Just make the most important pages mobile friendly. This gets tricky. If your site runs on a content management system, you may not be able to edit specific pages. You could replace current pages with ‘static,’ responsive ones, though. This is a great short-term solution.

Build specific mobile-friendly pages. Or, direct mobile users who visit specific pages on your site to mobile versions of those pages. Blech. This will turn your web site into unmaintainable spaghetti. And you’ll end up paying much more in long-term development costs. But if it’s all you’ve got, do it.

You’ve got options

The bottom line: Yes, the Google mobile search update is a big deal. But you need to decide if it’s a big deal to you. If you want your business to do well in mobile search results after April 21, you have lots of options. Exercise them and you could have a real competitive advantage.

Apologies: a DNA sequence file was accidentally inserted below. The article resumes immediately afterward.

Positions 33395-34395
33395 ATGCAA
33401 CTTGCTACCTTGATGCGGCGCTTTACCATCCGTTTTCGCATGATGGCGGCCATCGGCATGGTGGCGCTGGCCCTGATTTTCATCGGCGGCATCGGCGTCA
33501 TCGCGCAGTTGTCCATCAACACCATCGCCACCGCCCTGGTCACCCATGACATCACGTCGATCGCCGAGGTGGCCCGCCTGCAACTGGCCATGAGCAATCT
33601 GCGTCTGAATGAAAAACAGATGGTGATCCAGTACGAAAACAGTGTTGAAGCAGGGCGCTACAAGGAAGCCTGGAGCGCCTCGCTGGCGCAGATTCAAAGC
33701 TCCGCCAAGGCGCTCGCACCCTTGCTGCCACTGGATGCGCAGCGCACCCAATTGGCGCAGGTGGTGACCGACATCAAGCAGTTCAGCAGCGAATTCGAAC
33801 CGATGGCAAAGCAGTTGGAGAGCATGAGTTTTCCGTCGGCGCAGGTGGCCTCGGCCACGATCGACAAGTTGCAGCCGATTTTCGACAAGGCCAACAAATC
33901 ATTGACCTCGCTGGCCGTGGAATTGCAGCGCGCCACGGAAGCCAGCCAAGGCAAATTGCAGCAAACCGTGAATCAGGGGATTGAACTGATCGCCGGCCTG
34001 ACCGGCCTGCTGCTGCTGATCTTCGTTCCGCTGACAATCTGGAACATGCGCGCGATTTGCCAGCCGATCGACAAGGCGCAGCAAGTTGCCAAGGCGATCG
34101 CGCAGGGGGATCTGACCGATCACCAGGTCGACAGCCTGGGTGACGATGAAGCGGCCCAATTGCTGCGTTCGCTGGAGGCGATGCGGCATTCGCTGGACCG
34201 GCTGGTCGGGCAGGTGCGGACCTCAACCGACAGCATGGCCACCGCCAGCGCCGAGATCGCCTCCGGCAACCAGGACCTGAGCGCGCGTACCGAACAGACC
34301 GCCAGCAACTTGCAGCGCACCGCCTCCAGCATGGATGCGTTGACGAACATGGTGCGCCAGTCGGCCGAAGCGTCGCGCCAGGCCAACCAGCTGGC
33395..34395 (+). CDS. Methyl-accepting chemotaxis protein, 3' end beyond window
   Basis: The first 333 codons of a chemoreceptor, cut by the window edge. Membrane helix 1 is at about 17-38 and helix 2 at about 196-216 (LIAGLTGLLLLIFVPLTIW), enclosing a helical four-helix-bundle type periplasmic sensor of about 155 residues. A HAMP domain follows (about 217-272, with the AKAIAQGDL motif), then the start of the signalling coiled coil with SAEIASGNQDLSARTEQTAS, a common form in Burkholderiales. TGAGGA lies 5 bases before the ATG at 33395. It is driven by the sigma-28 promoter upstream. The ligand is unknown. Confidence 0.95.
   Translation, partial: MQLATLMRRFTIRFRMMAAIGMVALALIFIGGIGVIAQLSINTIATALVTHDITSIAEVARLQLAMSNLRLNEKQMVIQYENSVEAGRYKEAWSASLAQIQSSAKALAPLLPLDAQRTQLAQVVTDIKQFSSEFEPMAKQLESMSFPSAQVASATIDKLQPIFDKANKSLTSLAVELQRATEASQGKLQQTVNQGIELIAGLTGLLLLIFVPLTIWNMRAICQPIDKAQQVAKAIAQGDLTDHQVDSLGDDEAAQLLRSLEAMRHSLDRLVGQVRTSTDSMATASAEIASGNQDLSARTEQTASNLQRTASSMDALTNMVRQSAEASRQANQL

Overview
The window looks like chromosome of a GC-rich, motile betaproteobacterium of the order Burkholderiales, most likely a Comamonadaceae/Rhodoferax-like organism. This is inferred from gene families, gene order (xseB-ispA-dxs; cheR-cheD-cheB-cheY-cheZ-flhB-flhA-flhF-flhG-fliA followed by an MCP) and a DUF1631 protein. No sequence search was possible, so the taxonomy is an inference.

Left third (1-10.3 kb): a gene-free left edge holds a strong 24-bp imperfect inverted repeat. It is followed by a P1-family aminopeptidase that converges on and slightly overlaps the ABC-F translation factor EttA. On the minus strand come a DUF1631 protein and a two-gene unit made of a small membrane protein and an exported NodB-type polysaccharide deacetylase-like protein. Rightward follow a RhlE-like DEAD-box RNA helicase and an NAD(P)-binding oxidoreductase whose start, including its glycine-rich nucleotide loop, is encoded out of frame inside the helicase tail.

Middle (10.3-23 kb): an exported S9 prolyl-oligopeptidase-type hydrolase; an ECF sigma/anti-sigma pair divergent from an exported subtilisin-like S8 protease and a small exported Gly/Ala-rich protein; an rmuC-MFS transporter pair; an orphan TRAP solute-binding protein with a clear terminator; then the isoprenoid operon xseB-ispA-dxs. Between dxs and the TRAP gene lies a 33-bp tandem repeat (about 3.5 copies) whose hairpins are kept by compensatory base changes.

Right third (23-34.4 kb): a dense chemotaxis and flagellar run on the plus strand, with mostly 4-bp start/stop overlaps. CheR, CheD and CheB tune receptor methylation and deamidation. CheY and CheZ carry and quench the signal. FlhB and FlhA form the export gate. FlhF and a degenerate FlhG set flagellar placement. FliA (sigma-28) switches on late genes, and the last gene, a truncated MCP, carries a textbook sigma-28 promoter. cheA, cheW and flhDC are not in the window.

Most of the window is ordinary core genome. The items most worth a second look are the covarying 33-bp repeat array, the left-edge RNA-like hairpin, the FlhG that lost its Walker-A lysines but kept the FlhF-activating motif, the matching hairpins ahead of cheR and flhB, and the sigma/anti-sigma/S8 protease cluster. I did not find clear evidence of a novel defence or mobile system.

A brief note

I don’t know about you, but I’ve heard enough about mobile SEO in the last four weeks. I’d like to talk about something more refreshing like, I dunno, taxes. But this is really important. It’s a big change. So I’ll keep talking about it. Until I can’t stand it any more. Which may be soon.

Shameless self promotion: Yes, Portent does mobile SEO


By the way: I’m launching a new video series called “Fat Free Internet Marketing Tips.” Every day or so, I post a new, less-than-ten-minute video answering a specific digital marketing question. First chapter is all about SEO. You can watch the basics and get a good background, then hand the nerdy stuff over to your dev team, laugh at my attempt to sound authoritative, or create new memes based on my tacky slides. Watch it here.